appear to oppose civil rights or the civil right’s movement.
Instead, make the “the Democratic Party take ownership of it.”
But, as Menand recalls, even the Kennedys saw the peril of
identifying with Dr. King and the link between the anti-war and
anti-poverty. So the country’s attention turns away from
Vietnam, civil rights and poverty. Crime is the issue. “Crime
is wrong and criminals should be punished,” Menand explains.
But for some, the marginalized, the
outsider, the dissent, the expendable, Menand need not explain what
has been visible since the early 1970s as it is audible now. “Crime”
is the Mexican rapists, the Arab, the Muslim, the Honduras mother,
the Haitian father. Of course, the black teen, the Indigenous male.
Reflection on the spilled blood of millions—kidnapped and
exploited Africans, disappeared Chileans, Philippines, Vietnamese,
Koreans, North American Indigenous populations—all this
determination to remain at the top of the food chain, in control,
manipulating hearts and minds, disappears behind the cruel rhetoric
of “crime.” Punish the majority of humanity—for
In 1968, Menand writes, Wallace won
“a third of the vote” in Wisconsin; and in Maryland, he
won “more than forty per cent of the vote.” Voters
dropped Wallace, however, once he choose the former general, Curtis
LeMay as his running mate but not before one reporter described the
Wallace-LeMay “phenomenon” at Madison Square Garden as a
“white, blinding vision.” The reporter continues: “[T]hey
all hate black people, all of them...They’re all afraid, all of
them. Great God! That’s it! They’re all Southern! The
whole United States is Southern! Anyone who travels with Wallace
these days on his Presidential campaign finds it hard to resist
arriving at the same conclusion.”
You can tap on it, but how do you
justify turning away?
We haven’t come far, from
Wallace to Trump, as Menand suggests. A good many young people pulled
the lever for Wallace, he writes. Just as educated white women cast
their vote with Trump. In the month leading to the presidential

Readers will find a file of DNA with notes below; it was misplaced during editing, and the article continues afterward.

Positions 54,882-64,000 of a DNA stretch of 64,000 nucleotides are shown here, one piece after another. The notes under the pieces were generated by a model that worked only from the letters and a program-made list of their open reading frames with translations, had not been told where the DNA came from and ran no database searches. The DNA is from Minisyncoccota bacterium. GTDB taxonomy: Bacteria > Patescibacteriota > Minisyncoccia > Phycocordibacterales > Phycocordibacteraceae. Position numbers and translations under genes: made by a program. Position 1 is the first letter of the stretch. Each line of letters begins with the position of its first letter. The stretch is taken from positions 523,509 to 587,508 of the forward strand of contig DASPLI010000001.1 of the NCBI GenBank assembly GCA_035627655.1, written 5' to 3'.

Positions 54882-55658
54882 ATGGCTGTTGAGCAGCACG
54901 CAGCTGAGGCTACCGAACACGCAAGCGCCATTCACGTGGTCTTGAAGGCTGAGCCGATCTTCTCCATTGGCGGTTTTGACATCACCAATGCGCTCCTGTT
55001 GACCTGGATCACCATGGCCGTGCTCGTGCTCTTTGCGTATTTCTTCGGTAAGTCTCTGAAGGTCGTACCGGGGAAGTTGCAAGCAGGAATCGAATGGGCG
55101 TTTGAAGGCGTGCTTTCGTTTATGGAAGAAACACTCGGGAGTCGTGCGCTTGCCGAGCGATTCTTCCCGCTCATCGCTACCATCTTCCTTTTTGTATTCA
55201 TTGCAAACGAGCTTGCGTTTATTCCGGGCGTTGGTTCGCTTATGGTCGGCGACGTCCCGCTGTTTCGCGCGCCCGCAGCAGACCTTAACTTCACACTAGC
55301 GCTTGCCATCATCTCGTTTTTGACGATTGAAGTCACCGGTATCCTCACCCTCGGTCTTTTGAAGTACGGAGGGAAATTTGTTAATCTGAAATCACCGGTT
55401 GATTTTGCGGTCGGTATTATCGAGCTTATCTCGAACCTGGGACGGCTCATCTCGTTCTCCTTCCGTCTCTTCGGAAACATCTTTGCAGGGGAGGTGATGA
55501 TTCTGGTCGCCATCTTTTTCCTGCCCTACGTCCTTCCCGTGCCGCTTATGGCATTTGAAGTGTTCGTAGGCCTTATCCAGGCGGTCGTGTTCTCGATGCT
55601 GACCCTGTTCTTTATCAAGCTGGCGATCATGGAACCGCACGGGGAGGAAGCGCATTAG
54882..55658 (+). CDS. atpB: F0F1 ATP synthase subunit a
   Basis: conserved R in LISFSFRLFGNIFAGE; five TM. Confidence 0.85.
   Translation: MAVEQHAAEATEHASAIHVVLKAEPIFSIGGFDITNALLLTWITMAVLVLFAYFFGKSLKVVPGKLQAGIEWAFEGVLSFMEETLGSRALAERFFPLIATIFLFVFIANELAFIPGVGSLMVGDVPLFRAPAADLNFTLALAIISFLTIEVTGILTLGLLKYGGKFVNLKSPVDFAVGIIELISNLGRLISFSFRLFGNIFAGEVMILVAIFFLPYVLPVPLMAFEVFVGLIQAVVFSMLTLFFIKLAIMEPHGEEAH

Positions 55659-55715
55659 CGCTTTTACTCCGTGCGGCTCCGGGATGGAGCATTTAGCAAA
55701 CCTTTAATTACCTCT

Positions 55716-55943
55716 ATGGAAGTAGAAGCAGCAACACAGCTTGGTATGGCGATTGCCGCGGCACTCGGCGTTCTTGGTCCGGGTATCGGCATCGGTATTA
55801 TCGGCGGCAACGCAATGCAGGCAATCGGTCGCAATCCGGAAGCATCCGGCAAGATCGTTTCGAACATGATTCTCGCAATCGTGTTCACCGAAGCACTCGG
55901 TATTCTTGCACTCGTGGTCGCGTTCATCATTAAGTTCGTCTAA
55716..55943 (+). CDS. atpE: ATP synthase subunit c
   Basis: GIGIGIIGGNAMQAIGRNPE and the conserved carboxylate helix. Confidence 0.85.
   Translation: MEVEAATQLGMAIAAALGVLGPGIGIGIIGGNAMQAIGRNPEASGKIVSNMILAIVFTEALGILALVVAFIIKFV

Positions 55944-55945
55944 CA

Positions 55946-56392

election in 2017, the discussion of the election between my GP and me
ended with her admitting she would vote for Trump and, further, she
couldn’t believe I wouldn’t vote for a white
supremacist! Even Trump the misogynist would receive her vote.
It’s not the presidential
election, but it’s the people, Menand surmises. It’s the
people - “and most people do not change much over time.”
And neither does an unresolved issue at this country’s core, he
So the unthinkable happens in 1968.
Richard Nixon wins the presidential election, writes Menand. “It’s
hard to believe that twelve million people consciously embraced
liberalism in 1964 and consciously rejected it four years later…
we thought that racial injustice and American exceptionalism were on
history’s dust heap, only given a last breath by the election
of Nixon in a crazy and fluky election year.”
And he poses the rhetorical: Where
are all those white liberals who voted for Barack Obama in 2008 and
This demographic has gone anywhere,
Menand. Back in 2008, they had waited for someone like Obama to come
along and keep them from reflecting on their past and present effects
of white supremacy on humanity.
That America suffers, as Menand
writes, “under a delusion,” isn’t hard to
contemplate—if we have a citizenry willing to do so. Menand
writes that folks like him thought that discrimination laws would end
discrimination. They that the 1960s youth who protested marched for
civil rights or protested the war in Vietnam. Now he realizes that
most of those young whites were “like their parents.”
Like his parents. They went home, terrified of protest, terrified of
any challenge to the system that has been historically, socially,
culturally, and politically beneficial to their and their families
Citing the 2014 study by political
scientists Doug McAdam and Karina Kloos, Menand points to the divide
between the “civil-rights movement” and the
“countermovement.” The latter could be described as
“anti-integrationist” movement in that it includes
racists, but “it also includes many white Americans who
acknowledge the principle of racial equality but resist involuntary
race-mixing, people who accept and even defend de facto segregation.”
You can hear the echo that never
dies: Segregation now! Segregation forever!
I’m not sure I see where the
country is now as a place its never been. I can’t just shrug my
shoulders and move on. Some days I wish I could. But not really. Not
after all these years. Not after all the intimate and social
backlash. Some day history will reckon with blacks who bowed to the
insufferable white supremacy, capitalism, in order to be in the good
graces of the disingenuous white liberals.
And there’s my neighbor (no
different from the current ones), waving beside his Confederate flag
back in 2003. He knew his fellow citizens would come through. Sooner
rather than later.
No more waiting for Elvis now!